The topic of truck driving technology made its way into the popular press recently when The Atlantic published an article on the future of self-driving trucks. The piece strove to paint a rosy picture of automation in the trucking industry, and thus made an important point: Making things easier for truck drivers does not necessarily mean making truck drivers obsolete.
Sometimes we worry that people who could personally benefit from the Ultralift power tool are opposed to the idea of their trucking companies installing it. Some of those people might very well think that any new technology is a slippery slope toward self-driving trucks that no longer require human input.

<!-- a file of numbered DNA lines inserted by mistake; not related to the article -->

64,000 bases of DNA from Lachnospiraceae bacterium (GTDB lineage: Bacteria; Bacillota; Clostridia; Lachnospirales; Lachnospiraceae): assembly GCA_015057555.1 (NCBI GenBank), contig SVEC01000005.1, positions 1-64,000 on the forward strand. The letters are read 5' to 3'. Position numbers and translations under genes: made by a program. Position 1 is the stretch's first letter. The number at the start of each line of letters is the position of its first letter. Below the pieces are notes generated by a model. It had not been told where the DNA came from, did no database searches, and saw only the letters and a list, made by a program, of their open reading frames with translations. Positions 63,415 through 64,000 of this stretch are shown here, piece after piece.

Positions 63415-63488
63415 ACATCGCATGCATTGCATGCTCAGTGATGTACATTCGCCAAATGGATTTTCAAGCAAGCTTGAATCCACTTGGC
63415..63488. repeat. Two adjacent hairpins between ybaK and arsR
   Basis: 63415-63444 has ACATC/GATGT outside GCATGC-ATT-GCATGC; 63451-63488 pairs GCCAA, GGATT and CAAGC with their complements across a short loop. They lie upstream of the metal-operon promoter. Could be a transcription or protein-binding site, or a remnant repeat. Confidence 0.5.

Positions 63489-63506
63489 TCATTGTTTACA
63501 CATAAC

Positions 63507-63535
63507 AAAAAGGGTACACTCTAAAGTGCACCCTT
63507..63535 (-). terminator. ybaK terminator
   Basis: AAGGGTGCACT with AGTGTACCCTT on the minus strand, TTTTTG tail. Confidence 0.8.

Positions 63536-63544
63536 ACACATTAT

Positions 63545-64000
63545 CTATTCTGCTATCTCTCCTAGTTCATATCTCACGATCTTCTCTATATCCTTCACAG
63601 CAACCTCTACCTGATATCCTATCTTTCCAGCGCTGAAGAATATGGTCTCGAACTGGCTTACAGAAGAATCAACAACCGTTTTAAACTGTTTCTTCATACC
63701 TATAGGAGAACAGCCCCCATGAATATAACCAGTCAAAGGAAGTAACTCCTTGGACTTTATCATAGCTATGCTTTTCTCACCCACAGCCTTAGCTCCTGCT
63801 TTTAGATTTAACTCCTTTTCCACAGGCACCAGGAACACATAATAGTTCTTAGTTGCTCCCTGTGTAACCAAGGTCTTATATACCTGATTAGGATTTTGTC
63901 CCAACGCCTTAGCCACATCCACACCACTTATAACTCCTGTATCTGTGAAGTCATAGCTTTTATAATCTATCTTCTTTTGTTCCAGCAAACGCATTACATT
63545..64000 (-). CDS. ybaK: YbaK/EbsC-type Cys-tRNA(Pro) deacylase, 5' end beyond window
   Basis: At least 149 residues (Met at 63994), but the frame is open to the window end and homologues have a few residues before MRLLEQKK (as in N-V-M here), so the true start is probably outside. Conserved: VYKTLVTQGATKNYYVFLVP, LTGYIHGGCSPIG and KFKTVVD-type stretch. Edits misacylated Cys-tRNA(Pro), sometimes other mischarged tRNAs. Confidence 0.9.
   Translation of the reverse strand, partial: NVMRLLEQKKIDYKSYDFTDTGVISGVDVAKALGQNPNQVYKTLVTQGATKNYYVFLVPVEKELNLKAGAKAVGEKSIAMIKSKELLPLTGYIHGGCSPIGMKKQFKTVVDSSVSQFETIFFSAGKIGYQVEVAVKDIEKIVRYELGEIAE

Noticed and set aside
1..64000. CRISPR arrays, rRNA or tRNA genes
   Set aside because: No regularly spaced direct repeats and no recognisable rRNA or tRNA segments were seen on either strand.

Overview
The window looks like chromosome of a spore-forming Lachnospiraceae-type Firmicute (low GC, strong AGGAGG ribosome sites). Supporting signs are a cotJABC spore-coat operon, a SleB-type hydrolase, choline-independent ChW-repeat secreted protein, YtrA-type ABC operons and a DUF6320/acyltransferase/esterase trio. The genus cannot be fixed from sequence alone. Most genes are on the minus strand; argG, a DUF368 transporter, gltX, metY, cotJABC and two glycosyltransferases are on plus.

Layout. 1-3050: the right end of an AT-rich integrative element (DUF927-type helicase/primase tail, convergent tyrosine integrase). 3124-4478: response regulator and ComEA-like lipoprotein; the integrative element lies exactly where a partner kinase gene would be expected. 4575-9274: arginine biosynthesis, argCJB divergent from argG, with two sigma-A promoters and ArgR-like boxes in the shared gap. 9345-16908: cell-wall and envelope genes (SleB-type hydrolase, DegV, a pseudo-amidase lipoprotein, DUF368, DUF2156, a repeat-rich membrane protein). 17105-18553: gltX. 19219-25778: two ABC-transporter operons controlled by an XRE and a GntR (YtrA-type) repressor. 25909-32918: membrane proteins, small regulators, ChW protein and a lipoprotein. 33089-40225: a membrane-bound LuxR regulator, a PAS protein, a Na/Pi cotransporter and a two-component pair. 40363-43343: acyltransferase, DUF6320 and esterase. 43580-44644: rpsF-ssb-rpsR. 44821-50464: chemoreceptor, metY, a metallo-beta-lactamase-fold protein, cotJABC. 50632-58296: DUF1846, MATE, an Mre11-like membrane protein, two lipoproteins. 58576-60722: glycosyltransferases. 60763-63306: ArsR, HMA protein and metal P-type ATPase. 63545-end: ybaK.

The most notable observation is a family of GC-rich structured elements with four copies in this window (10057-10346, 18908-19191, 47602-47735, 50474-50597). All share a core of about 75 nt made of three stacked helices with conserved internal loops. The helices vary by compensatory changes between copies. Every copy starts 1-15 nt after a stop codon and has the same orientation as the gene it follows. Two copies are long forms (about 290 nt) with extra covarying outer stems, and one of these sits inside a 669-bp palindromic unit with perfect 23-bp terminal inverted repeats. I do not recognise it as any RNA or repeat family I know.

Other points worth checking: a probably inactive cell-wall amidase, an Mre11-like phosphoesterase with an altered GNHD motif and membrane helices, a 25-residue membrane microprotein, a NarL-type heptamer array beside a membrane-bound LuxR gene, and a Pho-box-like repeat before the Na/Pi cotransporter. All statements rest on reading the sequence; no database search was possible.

But that’s probably not how advanced truck driving technology will look, at least not for a very long time. And the Ultralift power tool is certainly not a step toward that slippery slope. As much as our truck driving technology takes the hard work of raising and lowering the landing gear out of a driver’s hands (or off his back), it doesn’t rob them of the task itself.
For the foreseeable future, it will still be necessary for truck drivers to operate the Ultralift power tool, and also to operate the truck itself, even if self-driving mechanisms take up some of the burden of long, monotonous highway driving. Such truck driving technology may actually increase the demand for drivers, because it will increase the amount of work that individual truckers can complete both easily and safely.